1. Learn about endangered species in your area. Teach your friends and family about the wonderful wildlife, birds, fish and plants that live near you. The first step to protecting endangered species is learning about how interesting and important they are. Our natural world provides us with many indispensable services including clean air and water, food and medicinal sources, commercial, aesthetic and recreational benefits. For more information about endangered species, visit endangered.fws.gov and join our activist network to receive updates and action alerts.
2. Visit a national wildlife refuge, park or other open space . These protected lands provide habitat to many native wildlife, birds, fish and plants. Scientists tell us the best way to protect endangered species is to protect the places where they live. Get involved by volunteering at your local nature center or wildlife refuge. Go wildlife or bird watching in nearby parks. Wildlife related recreation creates millions of jobs and supports local businesses. To find a wildlife refuge near you, visit www.fws.gov/refuges/ To find a park near you, visit www.nps.gov To find a zoo near you, visit www.aza.org
3. Make your home wildlife friendly. Secure garbage in shelters or cans with locking lids, feed pets indoors and lock pet doors at night to avoid attracting wild animals into your home. Reduce your use of water in your home and garden so that animals that live in or near water can have a better chance of survival. Disinfect bird baths often to avoid disease transmission. Place decals on windows to deter bird collisions. Millions of birds die every year because of collisions with windows. You can help reduce the number of collisions simply by placing decals on the windows in your home and office. For more information on what you can do, check out these tips from the US Fish and Wildlife Service.
4. Native plants provide food and shelter for native wildlife. Attracting native insects like bees and butterflies can help pollinate your plants. The spread of non-native species has greatly impacted native populations around the world. Invasive species compete with native species for resources and habitat. They can even prey on native species directly, forcing native species towards extinction. For more information about native plants, visit http://www.plantsocieties.org.
5. Herbicides and pesticides may keep yards looking nice but they are in fact hazardous pollutants that affect wildlife at many levels. Many herbicides and pesticides take a long time to degrade and build up in the soils or throughout the food chain. Predators such as hawks, owls and coyotes can be harmed if they eat poisoned animals. Some groups of animals such as amphibians are particularly vulnerable to these chemical pollutants and suffer greatly as a result of the high levels of herbicides and pesticides in their habitat. For alternatives to pesticides, visit http://www.beyondpesticides.org.
6. Slow down when driving. Many animals live in developed areas and this means they must navigate a landscape full of human hazards. One of the biggest obstacles to wildlife living in developed areas is roads. Roads divide habitat and present a constant hazard to any animal attempting to cross from one side to the other. So when you’re out and about, slow down and keep an eye out for wildlife.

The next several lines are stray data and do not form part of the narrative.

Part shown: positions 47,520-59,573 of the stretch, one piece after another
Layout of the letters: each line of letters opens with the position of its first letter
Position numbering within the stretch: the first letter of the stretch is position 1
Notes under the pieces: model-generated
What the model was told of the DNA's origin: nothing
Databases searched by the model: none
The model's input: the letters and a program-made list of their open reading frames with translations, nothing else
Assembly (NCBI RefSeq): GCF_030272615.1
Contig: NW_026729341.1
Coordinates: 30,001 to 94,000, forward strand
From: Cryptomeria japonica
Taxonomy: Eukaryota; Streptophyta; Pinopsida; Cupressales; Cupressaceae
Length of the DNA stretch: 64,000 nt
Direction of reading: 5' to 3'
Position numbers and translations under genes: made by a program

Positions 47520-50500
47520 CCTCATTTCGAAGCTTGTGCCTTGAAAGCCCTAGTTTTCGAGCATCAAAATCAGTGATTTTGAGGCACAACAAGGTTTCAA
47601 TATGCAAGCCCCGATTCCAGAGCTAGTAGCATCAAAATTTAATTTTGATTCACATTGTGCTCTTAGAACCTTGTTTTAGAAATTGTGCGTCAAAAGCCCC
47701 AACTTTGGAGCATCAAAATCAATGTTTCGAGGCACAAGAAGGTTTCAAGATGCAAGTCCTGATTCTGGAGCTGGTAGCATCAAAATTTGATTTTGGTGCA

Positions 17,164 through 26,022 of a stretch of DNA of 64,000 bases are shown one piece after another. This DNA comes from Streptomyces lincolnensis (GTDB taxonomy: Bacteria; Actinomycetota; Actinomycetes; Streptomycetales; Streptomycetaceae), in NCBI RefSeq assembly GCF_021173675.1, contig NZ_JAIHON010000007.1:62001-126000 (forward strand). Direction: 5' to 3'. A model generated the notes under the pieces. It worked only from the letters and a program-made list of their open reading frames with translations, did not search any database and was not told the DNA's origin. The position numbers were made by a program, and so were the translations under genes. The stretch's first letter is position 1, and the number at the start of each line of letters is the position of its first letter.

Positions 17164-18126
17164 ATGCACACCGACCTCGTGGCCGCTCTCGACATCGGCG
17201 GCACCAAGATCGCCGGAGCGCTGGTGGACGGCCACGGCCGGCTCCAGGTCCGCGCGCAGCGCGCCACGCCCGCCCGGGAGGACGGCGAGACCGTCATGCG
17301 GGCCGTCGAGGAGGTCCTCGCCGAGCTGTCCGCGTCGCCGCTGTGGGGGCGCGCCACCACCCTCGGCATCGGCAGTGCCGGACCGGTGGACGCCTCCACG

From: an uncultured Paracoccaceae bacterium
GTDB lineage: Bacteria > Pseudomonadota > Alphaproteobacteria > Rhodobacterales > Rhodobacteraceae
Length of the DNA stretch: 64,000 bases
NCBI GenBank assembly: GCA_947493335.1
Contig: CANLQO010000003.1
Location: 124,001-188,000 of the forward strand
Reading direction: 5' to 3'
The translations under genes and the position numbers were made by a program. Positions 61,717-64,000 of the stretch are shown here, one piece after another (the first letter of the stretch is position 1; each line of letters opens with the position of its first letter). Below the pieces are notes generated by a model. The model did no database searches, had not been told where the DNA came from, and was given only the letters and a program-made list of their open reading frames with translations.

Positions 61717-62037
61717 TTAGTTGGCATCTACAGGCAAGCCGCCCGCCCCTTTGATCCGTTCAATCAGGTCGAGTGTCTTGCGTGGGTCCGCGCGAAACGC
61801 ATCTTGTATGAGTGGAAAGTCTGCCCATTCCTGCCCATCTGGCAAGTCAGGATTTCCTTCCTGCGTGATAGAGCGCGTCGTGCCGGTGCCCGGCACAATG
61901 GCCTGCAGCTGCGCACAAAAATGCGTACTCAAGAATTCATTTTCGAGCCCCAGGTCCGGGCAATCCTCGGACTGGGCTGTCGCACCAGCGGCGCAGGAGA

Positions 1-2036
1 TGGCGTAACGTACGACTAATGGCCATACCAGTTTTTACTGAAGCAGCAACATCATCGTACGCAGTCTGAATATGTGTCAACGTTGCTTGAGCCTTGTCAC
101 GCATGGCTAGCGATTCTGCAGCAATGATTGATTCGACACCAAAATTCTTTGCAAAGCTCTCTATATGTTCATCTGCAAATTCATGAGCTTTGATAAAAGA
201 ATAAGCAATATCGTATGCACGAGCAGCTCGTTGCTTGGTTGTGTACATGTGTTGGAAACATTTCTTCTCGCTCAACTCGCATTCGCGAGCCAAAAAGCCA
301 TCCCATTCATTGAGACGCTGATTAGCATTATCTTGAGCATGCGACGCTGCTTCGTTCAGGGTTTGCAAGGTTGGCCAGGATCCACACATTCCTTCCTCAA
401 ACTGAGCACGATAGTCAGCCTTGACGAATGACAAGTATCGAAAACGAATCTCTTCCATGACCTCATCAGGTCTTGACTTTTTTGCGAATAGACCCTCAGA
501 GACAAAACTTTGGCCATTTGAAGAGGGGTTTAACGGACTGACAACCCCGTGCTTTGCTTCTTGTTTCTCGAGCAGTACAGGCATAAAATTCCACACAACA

7. Recycle and buy sustainable products. Buy recycled paper, sustainable products like bamboo and Forest Stewardship Council wood products to protect forest species. Never buy furniture made from wood from rainforests. Recycle your cell phones, because a mineral used in cell phones and other electronics is mined in gorilla habitat. Minimize your use of palm oil because forests where tigers live are being cut down to plant palm plantations.
8. Never purchase products made from threatened or endangered species. Overseas trips can be exciting and fun, and everyone wants a souvenir. But sometimes the souvenirs are made from species nearing extinction. Avoid supporting the market in illegal wildlife including: tortoise-shell, ivory, coral. Also, be careful of products including fur from tigers, polar bears, sea otters and other endangered wildlife, crocodile skin, live monkeys or apes, most live birds including parrots, macaws, cockatoos and finches, some live snakes, turtles and lizards, some orchids, cacti and cycads, medicinal products made from rhinos, tiger or Asiatic black bear.
9. Harassing wildlife is cruel and illegal. Shooting, trapping, or forcing a threatened or endangered animal into captivity is also illegal and can lead to their extinction. Don’t participate in this activity, and report it as soon as you see it to your local state or federal wildlife enforcement office. You can find a list of state wildlife departments at http://www.fws.gov/offices/statelinks.html.
10. Protect wildlife habitat. Perhaps the greatest threat that faces many species is the widespread destruction of habitat. Scientists tell us the best way to protect endangered species is to protect the special places where they live. Wildlife must have places to find food, shelter and raise their young. Logging, oil and gas drilling, over-grazing and development all result habitat destruction. Endangered species habitat should be protected and these impacts minimized.
By protecting habitat, entire communities of animals and plants can be protected together. Parks, wildlife refuges, and other open space should be protected near your community. Open space also provides us with great places to visit and enjoy. Support wildlife habitat and open space protection in your community. When you are buying a house, consider your impact on wildlife habitat.
Join the Endangered Species Coalition Activist Network to stay involved.